"Today marks the culmination of a successful two year investigation into the criminal activity of the West Texas Puro Tango Blast prison gang," said Robert E. Casey, Jr., Special Agent in Charge of the Dallas FBI. Casey continued, "This collaborative effort on the part of the federal government and local law enforcement to aggressively deal with drug, gun and violent gang activity here in West Texas continues to achieve positive results. The FBI remains committed to the disruption and dismantlement of these organized violent gangs through the continued multi-agency Task Force concept. I would specifically like to thank the efforts of the Texas Department of Public Safety, Abilene Police Department, Taylor County Sheriff's Office, Stephens County Sheriff's Office, Arlington Police Department, Brownsville Police Department, Texas Department of Criminal Justice-Security Threat Group, West Central Texas Inter-Local Task Force, U.S. Marshal's Service, Bureau of Alcohol, Tobacco, Firearms and Explosives, and the Drug Enforcement Administration."
Those defendants arrested this morning are:
- Ricardo Valdiviez, a/k/a "Ricky," 24, Brownsville, Texas
- Ramiro Olivo, a/k/a "Burrito," 28, of Arlington, Texas
- Steven Ildefonso Flores, 33, of Abilene, Texas
- Larry Villareal, 32, of Abilene, Texas
- Serafin Moreno, a/k/a "Serf," 31, of Corpus Christi, Texas
- Eric Tonche, a/k/a "Quat," 27, of Abilene, Texas
- Jacob Adam Garcia, a/k/a "Little Jake," 25, of Abilene, Texas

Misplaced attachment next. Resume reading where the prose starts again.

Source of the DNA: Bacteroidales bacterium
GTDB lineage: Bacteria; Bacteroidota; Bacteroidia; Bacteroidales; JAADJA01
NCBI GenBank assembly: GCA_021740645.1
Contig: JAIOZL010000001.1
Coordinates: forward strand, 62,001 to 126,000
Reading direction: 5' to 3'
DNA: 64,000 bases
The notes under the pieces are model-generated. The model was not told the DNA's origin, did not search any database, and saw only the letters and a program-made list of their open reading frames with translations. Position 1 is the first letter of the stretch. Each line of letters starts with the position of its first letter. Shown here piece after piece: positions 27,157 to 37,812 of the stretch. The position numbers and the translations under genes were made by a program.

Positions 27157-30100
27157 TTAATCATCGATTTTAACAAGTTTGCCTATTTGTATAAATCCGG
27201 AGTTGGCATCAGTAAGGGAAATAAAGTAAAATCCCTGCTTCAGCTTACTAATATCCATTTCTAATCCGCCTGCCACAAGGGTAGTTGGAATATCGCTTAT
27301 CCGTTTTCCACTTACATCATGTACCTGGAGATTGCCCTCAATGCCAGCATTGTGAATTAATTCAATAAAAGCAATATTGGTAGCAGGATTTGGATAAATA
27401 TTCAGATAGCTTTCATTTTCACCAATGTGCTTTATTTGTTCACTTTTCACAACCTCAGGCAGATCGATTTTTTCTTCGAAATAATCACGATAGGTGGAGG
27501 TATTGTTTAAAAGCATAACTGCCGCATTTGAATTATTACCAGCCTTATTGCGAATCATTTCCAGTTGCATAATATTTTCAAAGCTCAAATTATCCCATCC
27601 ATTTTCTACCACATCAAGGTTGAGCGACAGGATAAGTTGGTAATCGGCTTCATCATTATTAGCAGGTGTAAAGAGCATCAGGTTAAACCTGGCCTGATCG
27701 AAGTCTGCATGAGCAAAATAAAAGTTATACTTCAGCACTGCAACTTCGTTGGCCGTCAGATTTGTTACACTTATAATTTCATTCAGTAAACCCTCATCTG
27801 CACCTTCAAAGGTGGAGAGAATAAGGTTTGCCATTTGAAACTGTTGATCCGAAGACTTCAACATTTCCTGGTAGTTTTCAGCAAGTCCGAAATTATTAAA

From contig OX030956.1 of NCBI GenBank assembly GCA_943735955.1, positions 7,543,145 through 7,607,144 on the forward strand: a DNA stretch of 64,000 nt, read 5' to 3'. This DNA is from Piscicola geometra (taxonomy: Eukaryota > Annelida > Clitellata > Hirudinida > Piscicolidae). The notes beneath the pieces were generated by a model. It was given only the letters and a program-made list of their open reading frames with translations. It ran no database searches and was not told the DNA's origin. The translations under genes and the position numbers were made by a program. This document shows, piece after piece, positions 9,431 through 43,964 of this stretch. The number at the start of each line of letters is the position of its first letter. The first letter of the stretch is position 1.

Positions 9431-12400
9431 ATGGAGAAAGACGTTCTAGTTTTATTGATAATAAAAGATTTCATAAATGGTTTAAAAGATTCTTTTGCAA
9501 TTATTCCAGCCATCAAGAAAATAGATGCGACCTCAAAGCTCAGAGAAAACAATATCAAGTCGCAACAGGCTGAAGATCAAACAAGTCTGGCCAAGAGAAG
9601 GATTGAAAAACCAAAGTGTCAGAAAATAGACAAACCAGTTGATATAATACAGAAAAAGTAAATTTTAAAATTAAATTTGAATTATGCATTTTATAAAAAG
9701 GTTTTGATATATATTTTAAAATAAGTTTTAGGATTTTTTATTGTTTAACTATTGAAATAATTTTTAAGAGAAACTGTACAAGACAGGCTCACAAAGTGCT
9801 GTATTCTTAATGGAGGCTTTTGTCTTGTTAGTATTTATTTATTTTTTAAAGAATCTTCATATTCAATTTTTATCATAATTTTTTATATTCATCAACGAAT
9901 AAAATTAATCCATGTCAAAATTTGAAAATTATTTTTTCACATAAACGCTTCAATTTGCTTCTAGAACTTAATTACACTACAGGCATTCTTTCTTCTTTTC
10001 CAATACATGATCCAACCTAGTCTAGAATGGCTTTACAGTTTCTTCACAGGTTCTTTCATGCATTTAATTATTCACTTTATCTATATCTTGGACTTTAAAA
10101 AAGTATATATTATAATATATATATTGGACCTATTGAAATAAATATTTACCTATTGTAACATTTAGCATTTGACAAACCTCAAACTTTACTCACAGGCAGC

- Lorenzo Barela, 29, of Abilene, Texas
- Rolando Solis, 27, of Abilene, Texas
- Jennifer Grace Cortez, 26, of Abilene, Texas
Defendant Fidel Hernandez Gomez, a/k/a "Gordo," 44, an illegal alien who resided in Abilene, is already in custody on federal charges and defendant Joe Anthony Diaz, 26, of Abilene, Texas, is in custody on state charges.
Defendant David Rodriguez, 34, a/k/a "Super Dave," remains a fugitive.
James L. Capra, Special Agent in Charge of the Drug Enforcement Administration's (DEA) Dallas Division, said, "The arrests and seizures made today will significantly impact and disrupt this large scale drug trafficking organization. Today's actions of determined federal, state and local agencies ensure that our communities will be safer. Illegal drugs do not discriminate, and they attack the very core of our society. The people of the Abilene area need to know that we are committed to serving this fine community and we will be relentless in our efforts to ensure that our communities continue to be safe and a great place to live and raise children."